Opening in 1964, the Hillsville Speedway (later Speedway 52) in Carroll County combined the flag stand and the officials’ box in one structure.

Howard Linkletter of Staunton roars off the line at the Roanoke Drag Strip, circa 1959. Linkletter's hot rod is a 1931 chopped Ford coupe with a Cadillac engine.

A Ford roadster has the edge over a ’34 Ford coupe at the Airport Drag Strip in Alleghany County in the late 1950s.

Owner and driver Ronnie Cox of Marion and mechanic Willard Gott of Blountville, Tennessee, pose behind their dragster at the Roanoke Drag Strip, circa early 1960s.

Students from Jefferson High School pose with a 1940 Ford coupe in the pits at the Roanoke Drag Strip, circa early 1960s. Many car builders and mechanics have learned their basic skills in high school vocational classes.

In the early decades of the 1900s Americans parked their buggies in the barn and drove the automobile into the center of our national character. The car rapidly changed life for nearly everyone. Young men in the Virginia highlands, like their counterparts elsewhere across the United States, soon became enchanted with the automobile’s power and design, and a regional automobile-oriented culture blossomed.

Between 1920 and 1950 Southwest Virginia’s racing and hot rodding scene grew from four major interests: Moonshiners were hauling liquor in modified automobiles, oval track racers were sliding around the many dirt speedways in the region, drag racers were roaring down empty highways and local drag strips, and cruisers were trying to look their coolest as they drove through popular hangouts. The different elements of Southwest Virginia’s car culture overlapped, but they were all fueled by a growing population of teenage and young adult males.

Southwest Virginia’s early car scene combined technology and pop culture with traditional know-how. Before the 1960s nearly every car in America was a product of Chrysler, Ford, or General Motors. Engines and running gears were fairly straightforward, and many young men learned basic mechanical skills watching their fathers work on family sedans. With the economy booming after World War II, teenagers could buy cheap, used 1930s models. In garages, at race tracks, in car clubs, in high school vocational classes, and from magazines, the “motorheads” picked up more skills and ideas. The growling cars they built in the 1940s and ‘50s became icons of young male restlessness, and movies and pop songs burned that image into our national folklore. Yet in truth the car scene was largely made up of focused, inventive, and often artistic men from all backgrounds.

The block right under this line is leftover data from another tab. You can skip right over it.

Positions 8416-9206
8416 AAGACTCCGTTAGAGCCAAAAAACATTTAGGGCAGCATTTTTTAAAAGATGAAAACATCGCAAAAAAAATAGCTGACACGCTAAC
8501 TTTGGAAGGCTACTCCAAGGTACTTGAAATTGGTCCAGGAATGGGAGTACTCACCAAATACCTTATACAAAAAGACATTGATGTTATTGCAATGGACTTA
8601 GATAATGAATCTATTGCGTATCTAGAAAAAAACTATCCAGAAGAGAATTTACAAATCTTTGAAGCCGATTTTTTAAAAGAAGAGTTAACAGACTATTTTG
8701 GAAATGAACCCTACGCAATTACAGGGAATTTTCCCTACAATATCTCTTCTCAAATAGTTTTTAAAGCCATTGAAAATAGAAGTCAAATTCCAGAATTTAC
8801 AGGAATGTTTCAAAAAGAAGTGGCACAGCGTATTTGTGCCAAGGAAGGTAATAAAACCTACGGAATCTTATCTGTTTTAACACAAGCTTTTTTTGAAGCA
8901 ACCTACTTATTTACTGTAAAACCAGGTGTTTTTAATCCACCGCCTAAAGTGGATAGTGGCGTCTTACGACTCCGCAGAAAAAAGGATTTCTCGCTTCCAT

For more than 70 years now, skilled Southwest Virginia drivers, mechanics, and body-and-fender men have been modifying passenger cars into speed machines and show vehicles. Today racing—both legal and illegal—is wildly popular, and “cruise-in” gatherings of street rodders and custom car owners are held on nearly every warm-weather weekend. The regional love affair with the souped-up, chopped-down, tricked-out automobile obviously rolls along.


Bill Garlick (center) works on an engine to go in his son's race car, circa 1953. Garlick was a major builder of race cars and racing motors in the Roanoke area.


Acknowledgements | Ferrum College and the Blue Ridge Institute & Museum | Contact